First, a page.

Furrows and firmgrounds: evidence for predation and implications for Palaeozoic substrate evolution in Rusophycus burrows from the Silurian of New York

Authors

  • LIDYA G. TARHAN,

  • SÖREN JENSEN,

  • MARY L. DROSER


Lidya G. Tarhan [lidya.tarhan@email.ucr.edu], Department of Earth Sciences, University of California, Riverside, Riverside, CA 92521, USA; Sören Jensen [soren@unex.es], Área de Paleontología, Facultad de Ciencias, Universidad de Extremadura, Avenida de Elvas s/n, E-06006 Badajoz, Spain; Mary L. Droser [mary.droser@ucr.edu], Department of Earth Sciences, University of California, Riverside, Riverside, CA 92521, USA; manuscript received on 14/01/2011; manuscript accepted on 24/05/2011.

Abstract

Tarhan, L.G., Jensen, S. & Droser, M.L. 2011: Furrows and firmgrounds: evidence for predation and implications for Palaeozoic substrate evolution in Rusophycus burrows from the Silurian of New York. Lethaia, Vol. 45, pp. 329–341.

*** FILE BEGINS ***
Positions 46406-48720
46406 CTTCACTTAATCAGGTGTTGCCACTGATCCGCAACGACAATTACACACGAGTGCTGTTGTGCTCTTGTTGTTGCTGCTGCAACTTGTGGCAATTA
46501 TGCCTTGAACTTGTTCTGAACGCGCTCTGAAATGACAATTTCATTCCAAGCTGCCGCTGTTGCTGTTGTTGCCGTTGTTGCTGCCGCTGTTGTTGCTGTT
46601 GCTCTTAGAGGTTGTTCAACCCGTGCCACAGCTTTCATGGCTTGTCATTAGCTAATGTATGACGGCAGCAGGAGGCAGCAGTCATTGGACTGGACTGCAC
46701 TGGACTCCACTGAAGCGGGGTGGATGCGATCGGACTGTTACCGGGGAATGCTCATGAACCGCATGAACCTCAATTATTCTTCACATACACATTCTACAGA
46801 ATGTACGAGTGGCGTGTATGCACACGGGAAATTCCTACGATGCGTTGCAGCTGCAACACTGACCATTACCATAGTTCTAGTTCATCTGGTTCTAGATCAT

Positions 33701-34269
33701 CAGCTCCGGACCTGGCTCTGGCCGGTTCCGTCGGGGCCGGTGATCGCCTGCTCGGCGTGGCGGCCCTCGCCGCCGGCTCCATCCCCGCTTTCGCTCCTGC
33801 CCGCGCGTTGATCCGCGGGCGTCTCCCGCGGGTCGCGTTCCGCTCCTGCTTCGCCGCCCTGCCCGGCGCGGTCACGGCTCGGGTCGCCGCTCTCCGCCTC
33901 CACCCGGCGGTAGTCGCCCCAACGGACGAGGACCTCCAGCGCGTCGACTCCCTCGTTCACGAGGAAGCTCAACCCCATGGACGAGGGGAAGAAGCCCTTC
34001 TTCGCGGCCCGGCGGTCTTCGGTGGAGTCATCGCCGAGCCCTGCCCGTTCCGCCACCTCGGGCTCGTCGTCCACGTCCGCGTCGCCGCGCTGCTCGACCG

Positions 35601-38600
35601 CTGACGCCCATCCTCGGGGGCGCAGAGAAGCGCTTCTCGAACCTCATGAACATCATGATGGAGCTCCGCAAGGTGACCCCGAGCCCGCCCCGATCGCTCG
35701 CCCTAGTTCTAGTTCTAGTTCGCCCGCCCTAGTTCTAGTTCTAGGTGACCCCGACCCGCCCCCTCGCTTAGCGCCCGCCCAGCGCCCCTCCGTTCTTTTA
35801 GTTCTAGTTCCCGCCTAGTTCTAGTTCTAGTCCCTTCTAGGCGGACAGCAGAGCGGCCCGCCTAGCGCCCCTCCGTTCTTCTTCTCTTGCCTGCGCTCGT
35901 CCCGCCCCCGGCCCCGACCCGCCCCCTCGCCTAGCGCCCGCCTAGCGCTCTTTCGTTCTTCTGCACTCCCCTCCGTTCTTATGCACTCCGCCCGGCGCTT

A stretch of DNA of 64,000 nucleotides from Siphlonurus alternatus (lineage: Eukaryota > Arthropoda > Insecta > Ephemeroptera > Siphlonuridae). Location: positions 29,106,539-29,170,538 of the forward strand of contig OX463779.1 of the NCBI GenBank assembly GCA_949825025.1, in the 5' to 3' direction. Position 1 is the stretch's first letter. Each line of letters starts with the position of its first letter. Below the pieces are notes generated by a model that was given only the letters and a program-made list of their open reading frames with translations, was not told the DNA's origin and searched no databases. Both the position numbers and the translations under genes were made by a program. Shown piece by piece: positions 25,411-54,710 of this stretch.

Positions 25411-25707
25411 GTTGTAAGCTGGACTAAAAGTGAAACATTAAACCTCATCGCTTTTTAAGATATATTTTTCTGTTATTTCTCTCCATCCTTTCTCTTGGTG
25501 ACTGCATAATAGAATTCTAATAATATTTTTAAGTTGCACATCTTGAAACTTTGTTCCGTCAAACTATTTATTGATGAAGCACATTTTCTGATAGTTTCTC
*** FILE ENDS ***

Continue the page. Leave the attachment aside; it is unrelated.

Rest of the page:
The Silurian Herkimer Formation of east-central New York contains abundant, exceptionally preserved composite Rusophycus-Teichichnus burrows. We suggest that the most likely interpretation of these composite trace fossils is as structures formed by trilobites entering the sediment in search of prey. Parallel alignment of the paired traces, asymmetrical configuration of the Teichichnus along the longitudinal axis of the associated Rusophycus, depth correlation and deformation of the Teichichnus all suggest that this relationship was predatory. In addition, sectioned material indicates that these Rusophycus may have been open at the sediment-water interface, while the crisp preservation of both Rusophycus and Teichichnus, along with the preservation of such delicate morphological details as scratch marks, suggests that the sediment must have been relatively firm at the time the traces were formed. The formation and preservation of Rusophycus in cohesive sediments located very close to the sediment-water interface hold important implications for the manner in which we consider Palaeozoic substrates and their temporal and spatial evolution. Moreover, these findings demonstrate that the morphology and taphonomy of ichnological associations may, in the context of sedimentological relationships, prove a powerful proxy for tracking substrate conditions through both space and time. □firmgrounds, New York, predation, Rusophycus, substrate, taphonomy.

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